Thank you very much for taking my question. Could you run us through the purchasing dynamics for a pharmaceutical company? How do they -- what's the typical cycle for making decisions, obviously, they tend to make decisions on an annualized basis. But do they ever make incremental decisions throughout the year or is it really on a one-time basis on an annual each year and then they tend to make the decision to upgrade at the end of a cycle?

Ramy Farid -- President and Chief Executive Officer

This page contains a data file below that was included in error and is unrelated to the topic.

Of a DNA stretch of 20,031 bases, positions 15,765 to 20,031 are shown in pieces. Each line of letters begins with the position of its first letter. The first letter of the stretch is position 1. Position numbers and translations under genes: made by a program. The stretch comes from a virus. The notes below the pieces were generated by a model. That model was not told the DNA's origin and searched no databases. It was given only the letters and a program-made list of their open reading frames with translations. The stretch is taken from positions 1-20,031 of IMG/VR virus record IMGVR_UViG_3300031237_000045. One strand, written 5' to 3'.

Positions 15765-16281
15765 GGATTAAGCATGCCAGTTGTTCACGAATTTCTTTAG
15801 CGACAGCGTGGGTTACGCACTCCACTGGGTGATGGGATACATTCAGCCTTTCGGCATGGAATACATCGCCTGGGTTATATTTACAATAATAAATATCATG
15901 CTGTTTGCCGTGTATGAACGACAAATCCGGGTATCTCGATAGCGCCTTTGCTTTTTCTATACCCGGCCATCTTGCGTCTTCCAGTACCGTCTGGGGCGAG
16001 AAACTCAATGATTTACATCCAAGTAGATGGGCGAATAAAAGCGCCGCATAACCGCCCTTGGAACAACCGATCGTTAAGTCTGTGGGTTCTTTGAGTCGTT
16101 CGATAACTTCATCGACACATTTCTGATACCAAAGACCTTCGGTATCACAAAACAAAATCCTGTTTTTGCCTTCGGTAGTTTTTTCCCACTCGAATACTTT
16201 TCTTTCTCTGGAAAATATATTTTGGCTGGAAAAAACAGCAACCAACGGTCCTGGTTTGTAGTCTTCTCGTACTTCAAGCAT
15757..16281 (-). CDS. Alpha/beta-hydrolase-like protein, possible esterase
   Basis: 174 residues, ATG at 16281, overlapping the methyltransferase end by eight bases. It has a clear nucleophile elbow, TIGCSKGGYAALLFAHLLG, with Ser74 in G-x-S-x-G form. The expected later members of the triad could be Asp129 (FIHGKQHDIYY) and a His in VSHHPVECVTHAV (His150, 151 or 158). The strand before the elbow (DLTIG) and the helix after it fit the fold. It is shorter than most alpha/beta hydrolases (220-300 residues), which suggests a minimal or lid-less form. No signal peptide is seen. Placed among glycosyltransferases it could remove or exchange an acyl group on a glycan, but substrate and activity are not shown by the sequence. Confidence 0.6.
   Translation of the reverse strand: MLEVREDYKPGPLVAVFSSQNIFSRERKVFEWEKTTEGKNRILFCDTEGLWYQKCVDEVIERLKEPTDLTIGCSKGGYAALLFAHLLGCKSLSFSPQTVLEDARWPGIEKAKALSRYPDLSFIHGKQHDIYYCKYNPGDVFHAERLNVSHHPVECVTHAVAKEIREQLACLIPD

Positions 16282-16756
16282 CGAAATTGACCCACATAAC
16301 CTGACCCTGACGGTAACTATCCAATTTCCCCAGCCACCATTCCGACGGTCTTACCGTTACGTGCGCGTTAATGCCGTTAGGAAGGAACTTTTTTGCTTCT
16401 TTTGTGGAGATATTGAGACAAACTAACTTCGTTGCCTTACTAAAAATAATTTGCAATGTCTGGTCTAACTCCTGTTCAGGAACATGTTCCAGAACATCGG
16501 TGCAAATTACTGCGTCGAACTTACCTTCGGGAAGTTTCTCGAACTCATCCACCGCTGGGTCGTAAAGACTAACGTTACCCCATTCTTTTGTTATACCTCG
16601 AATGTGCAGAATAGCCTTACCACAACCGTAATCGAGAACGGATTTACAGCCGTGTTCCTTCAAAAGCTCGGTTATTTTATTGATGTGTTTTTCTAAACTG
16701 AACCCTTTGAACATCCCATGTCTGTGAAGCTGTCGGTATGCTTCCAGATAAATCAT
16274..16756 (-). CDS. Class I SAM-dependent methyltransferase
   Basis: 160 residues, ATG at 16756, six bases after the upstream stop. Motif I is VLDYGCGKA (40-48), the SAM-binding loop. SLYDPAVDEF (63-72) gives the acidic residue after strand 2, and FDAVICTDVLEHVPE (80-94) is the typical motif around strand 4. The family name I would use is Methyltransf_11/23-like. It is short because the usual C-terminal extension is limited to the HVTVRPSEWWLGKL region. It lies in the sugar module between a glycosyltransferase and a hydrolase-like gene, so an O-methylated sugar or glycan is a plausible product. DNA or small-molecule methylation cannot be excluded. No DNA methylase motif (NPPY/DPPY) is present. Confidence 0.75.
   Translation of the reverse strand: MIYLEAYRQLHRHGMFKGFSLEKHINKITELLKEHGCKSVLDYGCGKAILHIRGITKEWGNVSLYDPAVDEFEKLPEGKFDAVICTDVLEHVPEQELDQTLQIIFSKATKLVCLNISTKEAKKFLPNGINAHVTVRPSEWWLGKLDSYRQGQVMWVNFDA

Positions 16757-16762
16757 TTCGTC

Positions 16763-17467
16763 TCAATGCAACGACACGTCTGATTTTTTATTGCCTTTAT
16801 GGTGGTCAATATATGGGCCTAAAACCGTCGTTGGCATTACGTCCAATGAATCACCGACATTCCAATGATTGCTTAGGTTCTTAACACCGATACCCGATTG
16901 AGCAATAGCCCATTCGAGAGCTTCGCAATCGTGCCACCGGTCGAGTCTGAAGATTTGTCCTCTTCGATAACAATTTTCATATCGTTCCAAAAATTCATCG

Yeah. It's typically the most of our contracts are one year contracts. So the decisions are made on an annual basis. There's certainly examples of cases where companies have essentially recognized in the middle of the year that they're running out of licenses and have -- we've done contracts and they'll be your -- that does sometimes happen, but typically it's every year. Now the interesting thing about that is that in 2020, as you know, there was quite a large increase. I think this was at a time where the validation of the technology was coming from sort of external sources. It was coming from the success of Nimbus and Morphic and our internal programs and that was catalyzing a broad adoption of the whole platform by quite a number of -- a very large number of companies. Now, even though the decisions then are made on an annual basis of the renewals, the decision to scale up in a very significant way can actually take longer than a year, because they're -- now the validation switches over to sort of internal validation. So what does that mean? Now you have to, first of all, you have to deploy the technology at a much larger scale than there used to, this involves, obviously, running the calculations on the cloud. And then you have to go through these design tests make cycles, where you're determining whether the technology is really having any kind of impact that we're seeing and if they seen from other collaborations and that can sometimes take a little bit longer than a year and that's what we have taught -- how we've talked about sort of the growth in the business. It's not necessarily completely linear. We know where it's headed, right, as we talked about before in response to other questions. But it can take a sort of lumpy course to get there. That makes sense.